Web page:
Whole-cycle analysis of echocardiographic tissue Doppler velocities as a marker of biological age


PURPOSE: Tissue Doppler imaging (TDI) is a sensitive marker of impaired cardiac function and different phases of the TDI curve carry different prognostic information. It is not known how continuous TDI curves change with age in normal subjects, and whether these changes differ from changes seen in individuals at risk of future cardiac events.

METHODS: A total of 1,763 individuals from the general population were examined with color TDI at the septal and lateral mitral sites. A low-risk group was defined as without cardiac risk factors (hypertension, diabetes or ischemic heart disease) at baseline and without any cardiac events (cardiovascular death or admission due to either heart failure or acute myocardial infarction) during 10-years follow-up. All TDI curves were corrected for heart rate, and whole-cycle analysis of age-related changes to TDI velocities was performed in both low-risk (n = 881) and high-risk individuals (n = 882).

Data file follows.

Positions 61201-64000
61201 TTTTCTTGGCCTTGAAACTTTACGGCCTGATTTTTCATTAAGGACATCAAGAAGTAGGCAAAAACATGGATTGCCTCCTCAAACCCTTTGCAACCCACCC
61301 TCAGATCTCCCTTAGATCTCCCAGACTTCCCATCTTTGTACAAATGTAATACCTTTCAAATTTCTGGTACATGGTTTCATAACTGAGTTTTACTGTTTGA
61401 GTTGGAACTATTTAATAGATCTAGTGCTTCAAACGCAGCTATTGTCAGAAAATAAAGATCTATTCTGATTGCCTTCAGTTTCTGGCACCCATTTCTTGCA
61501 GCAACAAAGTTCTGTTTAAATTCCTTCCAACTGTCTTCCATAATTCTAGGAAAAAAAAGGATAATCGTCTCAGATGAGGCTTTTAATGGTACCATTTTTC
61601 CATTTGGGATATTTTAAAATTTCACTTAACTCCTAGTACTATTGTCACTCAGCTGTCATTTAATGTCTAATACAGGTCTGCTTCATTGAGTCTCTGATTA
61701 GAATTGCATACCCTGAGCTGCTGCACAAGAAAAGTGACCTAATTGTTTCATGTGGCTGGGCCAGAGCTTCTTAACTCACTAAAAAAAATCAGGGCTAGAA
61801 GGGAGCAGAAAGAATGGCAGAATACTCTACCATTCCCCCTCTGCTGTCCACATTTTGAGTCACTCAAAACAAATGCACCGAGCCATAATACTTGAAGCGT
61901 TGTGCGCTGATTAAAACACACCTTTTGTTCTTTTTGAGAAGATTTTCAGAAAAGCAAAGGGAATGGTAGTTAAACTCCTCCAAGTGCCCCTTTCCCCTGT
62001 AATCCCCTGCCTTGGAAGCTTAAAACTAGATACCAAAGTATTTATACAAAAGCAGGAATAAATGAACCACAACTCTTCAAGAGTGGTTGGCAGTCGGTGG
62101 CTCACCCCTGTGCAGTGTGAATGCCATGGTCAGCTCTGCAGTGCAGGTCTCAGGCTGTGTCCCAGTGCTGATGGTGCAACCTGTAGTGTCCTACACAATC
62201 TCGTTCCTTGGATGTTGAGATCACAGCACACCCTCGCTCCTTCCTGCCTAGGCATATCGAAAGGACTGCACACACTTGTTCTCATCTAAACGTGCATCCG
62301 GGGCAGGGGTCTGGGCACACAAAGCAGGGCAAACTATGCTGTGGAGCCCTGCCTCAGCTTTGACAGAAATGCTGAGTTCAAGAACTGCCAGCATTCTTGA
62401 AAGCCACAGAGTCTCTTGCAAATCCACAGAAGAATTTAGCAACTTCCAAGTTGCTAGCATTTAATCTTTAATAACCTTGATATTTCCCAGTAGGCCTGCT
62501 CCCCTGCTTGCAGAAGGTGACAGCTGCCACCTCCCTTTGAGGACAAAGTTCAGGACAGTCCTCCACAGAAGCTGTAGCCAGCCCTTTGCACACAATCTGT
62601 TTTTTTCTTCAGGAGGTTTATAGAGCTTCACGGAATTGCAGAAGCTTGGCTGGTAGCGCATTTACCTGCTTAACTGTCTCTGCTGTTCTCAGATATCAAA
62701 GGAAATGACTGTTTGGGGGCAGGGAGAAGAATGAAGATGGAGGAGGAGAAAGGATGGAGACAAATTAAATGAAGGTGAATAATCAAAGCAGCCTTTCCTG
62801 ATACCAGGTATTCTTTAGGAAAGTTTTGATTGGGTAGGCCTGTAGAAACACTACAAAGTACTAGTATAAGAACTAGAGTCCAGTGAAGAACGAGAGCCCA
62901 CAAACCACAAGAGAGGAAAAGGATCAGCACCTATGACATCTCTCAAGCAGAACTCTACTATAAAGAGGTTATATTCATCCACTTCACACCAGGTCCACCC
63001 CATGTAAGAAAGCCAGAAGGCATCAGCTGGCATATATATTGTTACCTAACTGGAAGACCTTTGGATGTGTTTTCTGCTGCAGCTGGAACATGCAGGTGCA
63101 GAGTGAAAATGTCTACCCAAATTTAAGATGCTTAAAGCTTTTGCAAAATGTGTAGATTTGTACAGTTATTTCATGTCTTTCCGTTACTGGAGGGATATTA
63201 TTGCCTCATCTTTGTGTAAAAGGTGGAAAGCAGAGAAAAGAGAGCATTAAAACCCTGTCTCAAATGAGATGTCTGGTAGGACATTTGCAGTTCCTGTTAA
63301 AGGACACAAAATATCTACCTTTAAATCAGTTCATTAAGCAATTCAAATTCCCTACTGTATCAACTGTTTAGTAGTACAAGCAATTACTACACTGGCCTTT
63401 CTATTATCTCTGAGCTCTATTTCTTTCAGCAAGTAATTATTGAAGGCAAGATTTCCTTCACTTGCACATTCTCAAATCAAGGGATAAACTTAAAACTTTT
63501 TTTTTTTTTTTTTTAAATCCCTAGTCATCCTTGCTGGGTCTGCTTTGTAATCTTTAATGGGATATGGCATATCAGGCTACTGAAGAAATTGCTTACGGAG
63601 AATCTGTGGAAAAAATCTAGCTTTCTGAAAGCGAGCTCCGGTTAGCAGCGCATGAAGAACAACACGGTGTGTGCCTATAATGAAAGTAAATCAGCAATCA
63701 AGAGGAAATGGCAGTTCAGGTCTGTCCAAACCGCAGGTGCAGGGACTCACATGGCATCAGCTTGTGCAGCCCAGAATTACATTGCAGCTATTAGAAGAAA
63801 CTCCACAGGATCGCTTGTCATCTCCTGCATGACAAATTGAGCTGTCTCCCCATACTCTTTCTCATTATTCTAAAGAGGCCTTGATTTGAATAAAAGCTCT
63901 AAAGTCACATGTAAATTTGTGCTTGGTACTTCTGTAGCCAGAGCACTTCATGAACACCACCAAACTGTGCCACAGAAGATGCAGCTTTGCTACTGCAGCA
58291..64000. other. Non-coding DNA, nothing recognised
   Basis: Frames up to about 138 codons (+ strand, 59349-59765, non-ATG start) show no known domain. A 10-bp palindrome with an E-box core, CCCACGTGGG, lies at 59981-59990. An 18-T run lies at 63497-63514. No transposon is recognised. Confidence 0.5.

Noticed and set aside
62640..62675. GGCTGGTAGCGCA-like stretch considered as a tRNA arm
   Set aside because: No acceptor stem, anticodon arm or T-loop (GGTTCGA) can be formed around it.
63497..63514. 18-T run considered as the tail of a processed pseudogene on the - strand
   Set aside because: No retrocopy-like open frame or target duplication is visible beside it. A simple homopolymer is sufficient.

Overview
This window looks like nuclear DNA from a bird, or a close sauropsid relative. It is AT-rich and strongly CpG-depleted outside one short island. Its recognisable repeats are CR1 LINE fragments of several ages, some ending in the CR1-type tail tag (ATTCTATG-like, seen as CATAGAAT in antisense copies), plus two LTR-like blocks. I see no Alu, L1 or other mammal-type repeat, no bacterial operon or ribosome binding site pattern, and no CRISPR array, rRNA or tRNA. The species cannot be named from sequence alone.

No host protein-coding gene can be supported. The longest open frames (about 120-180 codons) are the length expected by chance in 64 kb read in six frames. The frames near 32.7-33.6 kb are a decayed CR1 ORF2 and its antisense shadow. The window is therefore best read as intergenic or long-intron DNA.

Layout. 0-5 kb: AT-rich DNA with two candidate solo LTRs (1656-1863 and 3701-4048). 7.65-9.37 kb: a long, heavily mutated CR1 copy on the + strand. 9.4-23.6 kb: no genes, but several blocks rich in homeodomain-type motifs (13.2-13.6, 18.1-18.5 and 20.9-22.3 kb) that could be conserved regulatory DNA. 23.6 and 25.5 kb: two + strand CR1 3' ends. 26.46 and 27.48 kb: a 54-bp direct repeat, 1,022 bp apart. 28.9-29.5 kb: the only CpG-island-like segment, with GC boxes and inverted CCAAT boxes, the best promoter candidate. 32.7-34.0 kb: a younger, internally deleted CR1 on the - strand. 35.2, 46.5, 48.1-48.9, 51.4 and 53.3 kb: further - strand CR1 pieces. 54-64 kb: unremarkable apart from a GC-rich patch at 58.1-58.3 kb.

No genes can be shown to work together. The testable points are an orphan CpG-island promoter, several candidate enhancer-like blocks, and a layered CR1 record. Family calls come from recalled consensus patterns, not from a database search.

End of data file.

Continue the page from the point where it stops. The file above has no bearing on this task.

RESULTS: In the low-risk population, four phases where myocardial velocity differed most (p < 10-10) according to age were identified [in a standardized cardiac cycle of 1 second (s)]: Systolic peak (0.09-0.13 s), systolic plateau (0.18-0.27 s), early diastole (0.43-0.54 s) and late diastole (0.88-0.95 s). With increasing age, systolic velocities decreased, early diastolic velocities decreased and had delayed peak, and late diastolic velocities increased until age 70 and then stopped increasing. In the high-risk population, comparison to corresponding age groups of the low-risk population showed: Lower early diastolic velocities in 20-40-year-olds; higher late diastolic velocities and lower peak systolic velocities in 40-60-year-olds; further decreased systolic velocities including the systolic plateau and decreased late diastolic velocities in 60-year-olds. The time segments around the systolic peak (p = 0.002) and early diastole (p < 0.001) differed significantly between the high-risk and low-risk population, thus making it possible to use the individual age gap between a TDI-derived biological age and the real chronological age as a tool to discriminate high-risk individuals from low-risk individuals.

CONCLUSION: We found that individuals with cardiac risk factors display findings compatible with an accelerated aging of the heart and thus propose TDI-derived biological age as a tool to identify high-risk patients.

Original languageEnglish
Article number1040647
JournalFrontiers in Cardiovascular Medicine
Pages (from-to)1040647
Publication statusPublished - 4 Jan 2023


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